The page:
In an altogether stunning day as Michael Cohen testified before the House Oversight Committee, one moment stood out.
It came early on, when the Republican side—on the same committee where back in 1998 I was the first black person ever to be an investigative committee counsel on the GOP majority counsel team—brought into the hearing room a non-committee staffer, Lynne Patton, and allowed her to stand on the GOP side of the dais while a member of Congress berated a sworn witness in the middle of a nationally televised hearing.
Patton, a former party planner for the Trump Organization and old friend of Cohen’s who now oversees public housing in New York and New Jersey for the Department of Housing and Urban Development, stood silently as Representative Mark Meadows (R-NC) pointed to her, a black woman:
“Lynne Patton says she would not work for a man who is racist,” the congressman said, after Cohen had referred to Trump in his prepared remarks as a racist. “She disagrees with you.”
“She says as a daughter of a man born in Birmingham, Ala., that there is no way that she would work for an individual who was a racist,” said Meadows. “How do you reconcile the two of those?”
Cohen replied, “Neither should I as the son of a Holocaust survivor.” Later, he pointedly noted that the Trump Organization employs no black executives.
Meadows’ argument here—as he stressed that Patton had appeared on her own time and not as a government employee, even as he pointed to her government work to “pardon” Trump— is preposterous, offensive, and demeaning to back people with roots in Alabama, or to any of us who deal with racial micro-aggressions routinely, including from our employers.
And yes, we know how to spot racial language from this president:
Insulting “shithole countries,” which all happen to be mostly black.
Calling black women like Omarosa Manigault “a dog,” and black female members of Congress “dumb,” “wacky,” and worse, i.e., Representatives Maxine Waters and Fredericka Wilson to name two.
Calling black NFL players who peacefully protest racism in America by taking a knee “sons of bitches.”
Trump showed us all who he is—if there was any doubt remaining—when he said there were fine people on “both sides” after the white supremacists' murderous march through Charlottesville.
As for Patton, Eric Trump’s former party planner, she finally spoke for herself hours later, telling PBS White House correspondent Yamiche Alcindor, "Today was not about the color of my skin" but about a president who only "sees success and failure. He doesn't see color, sex, race, creed, religion."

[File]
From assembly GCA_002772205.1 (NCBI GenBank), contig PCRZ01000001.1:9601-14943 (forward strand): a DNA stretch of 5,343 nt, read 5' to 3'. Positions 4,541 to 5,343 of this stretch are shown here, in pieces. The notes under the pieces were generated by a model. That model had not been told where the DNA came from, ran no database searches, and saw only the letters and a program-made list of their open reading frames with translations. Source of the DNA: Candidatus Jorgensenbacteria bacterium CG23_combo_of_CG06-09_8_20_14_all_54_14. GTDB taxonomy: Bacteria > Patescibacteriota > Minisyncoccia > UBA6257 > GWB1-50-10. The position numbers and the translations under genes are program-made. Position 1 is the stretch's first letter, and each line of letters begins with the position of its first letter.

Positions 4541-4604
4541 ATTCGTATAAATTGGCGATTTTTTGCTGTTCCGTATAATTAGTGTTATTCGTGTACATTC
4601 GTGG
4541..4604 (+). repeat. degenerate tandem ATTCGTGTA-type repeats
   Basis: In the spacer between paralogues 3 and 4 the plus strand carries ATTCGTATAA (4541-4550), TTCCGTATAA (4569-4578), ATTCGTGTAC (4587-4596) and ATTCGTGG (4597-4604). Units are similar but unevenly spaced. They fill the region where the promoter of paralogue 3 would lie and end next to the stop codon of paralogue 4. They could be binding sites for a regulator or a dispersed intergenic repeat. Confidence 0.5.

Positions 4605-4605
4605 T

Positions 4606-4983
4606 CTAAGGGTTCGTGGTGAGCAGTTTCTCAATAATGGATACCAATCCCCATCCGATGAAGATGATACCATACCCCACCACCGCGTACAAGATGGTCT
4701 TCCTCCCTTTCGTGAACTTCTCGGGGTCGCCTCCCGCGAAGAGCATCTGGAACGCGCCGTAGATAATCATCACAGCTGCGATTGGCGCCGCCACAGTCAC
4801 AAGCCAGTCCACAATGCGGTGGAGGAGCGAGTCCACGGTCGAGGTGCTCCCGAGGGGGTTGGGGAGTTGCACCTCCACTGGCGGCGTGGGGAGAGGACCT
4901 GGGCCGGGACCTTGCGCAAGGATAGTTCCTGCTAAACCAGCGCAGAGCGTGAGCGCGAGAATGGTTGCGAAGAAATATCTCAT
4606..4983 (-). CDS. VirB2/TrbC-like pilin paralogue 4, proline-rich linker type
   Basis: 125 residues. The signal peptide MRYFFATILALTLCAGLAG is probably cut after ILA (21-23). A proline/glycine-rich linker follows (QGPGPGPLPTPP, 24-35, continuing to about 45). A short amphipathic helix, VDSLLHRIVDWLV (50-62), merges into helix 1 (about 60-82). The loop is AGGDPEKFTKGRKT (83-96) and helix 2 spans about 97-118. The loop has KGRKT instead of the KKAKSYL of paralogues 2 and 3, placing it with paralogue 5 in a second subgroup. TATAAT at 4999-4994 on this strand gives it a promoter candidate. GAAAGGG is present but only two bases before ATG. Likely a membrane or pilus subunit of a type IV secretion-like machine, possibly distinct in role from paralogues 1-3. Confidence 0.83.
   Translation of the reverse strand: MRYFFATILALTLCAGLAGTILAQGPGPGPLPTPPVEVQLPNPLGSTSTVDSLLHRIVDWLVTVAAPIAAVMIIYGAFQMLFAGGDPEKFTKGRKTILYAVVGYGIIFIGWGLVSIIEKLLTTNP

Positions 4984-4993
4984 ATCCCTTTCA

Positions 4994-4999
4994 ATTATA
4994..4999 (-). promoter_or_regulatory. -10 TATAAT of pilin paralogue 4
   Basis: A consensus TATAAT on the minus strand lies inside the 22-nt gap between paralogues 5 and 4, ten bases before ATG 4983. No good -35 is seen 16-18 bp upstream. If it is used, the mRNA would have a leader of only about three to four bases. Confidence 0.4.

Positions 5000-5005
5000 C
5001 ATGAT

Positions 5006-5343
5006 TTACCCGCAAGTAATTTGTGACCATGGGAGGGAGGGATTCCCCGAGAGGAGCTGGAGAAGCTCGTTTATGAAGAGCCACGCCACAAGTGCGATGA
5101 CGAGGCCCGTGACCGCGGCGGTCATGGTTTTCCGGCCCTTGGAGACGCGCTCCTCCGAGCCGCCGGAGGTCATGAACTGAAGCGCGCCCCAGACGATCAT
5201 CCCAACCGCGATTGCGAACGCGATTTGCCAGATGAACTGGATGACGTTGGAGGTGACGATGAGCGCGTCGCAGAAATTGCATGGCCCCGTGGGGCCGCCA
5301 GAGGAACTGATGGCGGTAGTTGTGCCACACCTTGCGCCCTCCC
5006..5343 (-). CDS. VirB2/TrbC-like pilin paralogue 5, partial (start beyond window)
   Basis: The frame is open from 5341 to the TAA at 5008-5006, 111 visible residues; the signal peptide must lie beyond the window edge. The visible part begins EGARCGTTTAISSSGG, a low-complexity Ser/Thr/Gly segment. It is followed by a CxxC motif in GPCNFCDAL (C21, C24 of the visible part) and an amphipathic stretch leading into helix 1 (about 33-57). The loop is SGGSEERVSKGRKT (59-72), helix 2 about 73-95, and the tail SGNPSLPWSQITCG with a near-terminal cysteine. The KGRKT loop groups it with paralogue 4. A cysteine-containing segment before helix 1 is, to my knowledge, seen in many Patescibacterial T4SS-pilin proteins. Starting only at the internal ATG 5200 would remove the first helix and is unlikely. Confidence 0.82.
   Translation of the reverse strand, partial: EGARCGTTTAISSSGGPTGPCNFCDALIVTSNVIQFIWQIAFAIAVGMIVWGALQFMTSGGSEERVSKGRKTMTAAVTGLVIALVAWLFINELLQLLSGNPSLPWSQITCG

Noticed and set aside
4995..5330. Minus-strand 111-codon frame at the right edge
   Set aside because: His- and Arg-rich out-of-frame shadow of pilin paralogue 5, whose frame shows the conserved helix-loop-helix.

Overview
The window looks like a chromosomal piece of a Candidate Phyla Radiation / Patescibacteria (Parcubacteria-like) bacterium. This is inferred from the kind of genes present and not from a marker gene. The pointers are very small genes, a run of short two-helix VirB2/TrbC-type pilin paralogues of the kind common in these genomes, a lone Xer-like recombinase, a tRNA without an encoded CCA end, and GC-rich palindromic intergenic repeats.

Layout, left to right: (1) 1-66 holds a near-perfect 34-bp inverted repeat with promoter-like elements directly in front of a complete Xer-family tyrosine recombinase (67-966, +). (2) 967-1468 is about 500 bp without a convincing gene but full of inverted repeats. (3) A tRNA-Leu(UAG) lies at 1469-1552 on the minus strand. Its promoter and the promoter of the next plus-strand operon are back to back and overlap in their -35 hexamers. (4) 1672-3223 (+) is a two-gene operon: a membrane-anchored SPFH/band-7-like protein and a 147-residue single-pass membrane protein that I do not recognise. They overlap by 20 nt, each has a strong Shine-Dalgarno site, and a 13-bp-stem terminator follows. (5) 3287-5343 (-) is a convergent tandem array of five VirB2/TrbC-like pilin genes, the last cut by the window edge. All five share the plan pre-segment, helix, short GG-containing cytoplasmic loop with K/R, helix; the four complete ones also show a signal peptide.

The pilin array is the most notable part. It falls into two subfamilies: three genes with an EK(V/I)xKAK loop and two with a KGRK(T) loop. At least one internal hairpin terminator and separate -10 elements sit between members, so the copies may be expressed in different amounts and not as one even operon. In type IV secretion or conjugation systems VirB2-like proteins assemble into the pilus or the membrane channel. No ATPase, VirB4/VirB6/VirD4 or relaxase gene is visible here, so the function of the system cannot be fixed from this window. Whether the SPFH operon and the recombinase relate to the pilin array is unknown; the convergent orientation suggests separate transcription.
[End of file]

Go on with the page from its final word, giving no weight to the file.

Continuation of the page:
Hours after that, Rep. Rashida Tlaib (D-MI) flat-out said Meadows had used Patton as a "prop." I agree. Meadows was enraged, saying that he believed Tlaib was calling him "racist." She was not. She was clear that "it is racist" to do such a thing, speaking to the action rather than the person.
Meadows tried to defend his actions by mentioning his nieces and nephews of color. In my lifelong experience as a black person, that does not make you a person who cannot do racist things.
As to Patton, who says she works for a man who doesn't see color, yes this is the same woman heard on a call with Katrina Pierson and Omarosa, who’d recorded it when she was in the White House and shared it with CBS News after she’d left it, and was selling a book. In the recording, which was not independently verified, the three black female staffers discuss the president’s alleged use of racial slurs, talking about what they would do if the long-rumored tape of then candidate Trump saying the N-word existed and were made public.
“I am trying to find at least what context it was used in to help us maybe try to figure out a way to spin it,” Pierson said.
Patton then says, “I [told Trump], ‘Well, sir, can you think of any time where this happened?’ And he said, ‘no’… He goes, ‘How do you think I should handle it?’ and I told him exactly what you just said, Omarosa, which is, well, it depends on what scenario you are talking about. And he said, ‘Well, why don’t you just go ahead and put it to bed.’”
In the audio recording, Pierson—who later claimed she had just “humored” Omarosa about the tapes—replies, 'No, he said it. He is embarrassed.”
Meadows should be more than embarrassed; he should be ashamed of himself. To bring in a black woman to point to as a silent “prop” to supposedly show that President Donald Trump couldn’t be racist is about as low as I have seen the GOP sink. And I have seen them sink pretty damned low in the over 25 years I have been a member of and staffer to the Republican Party.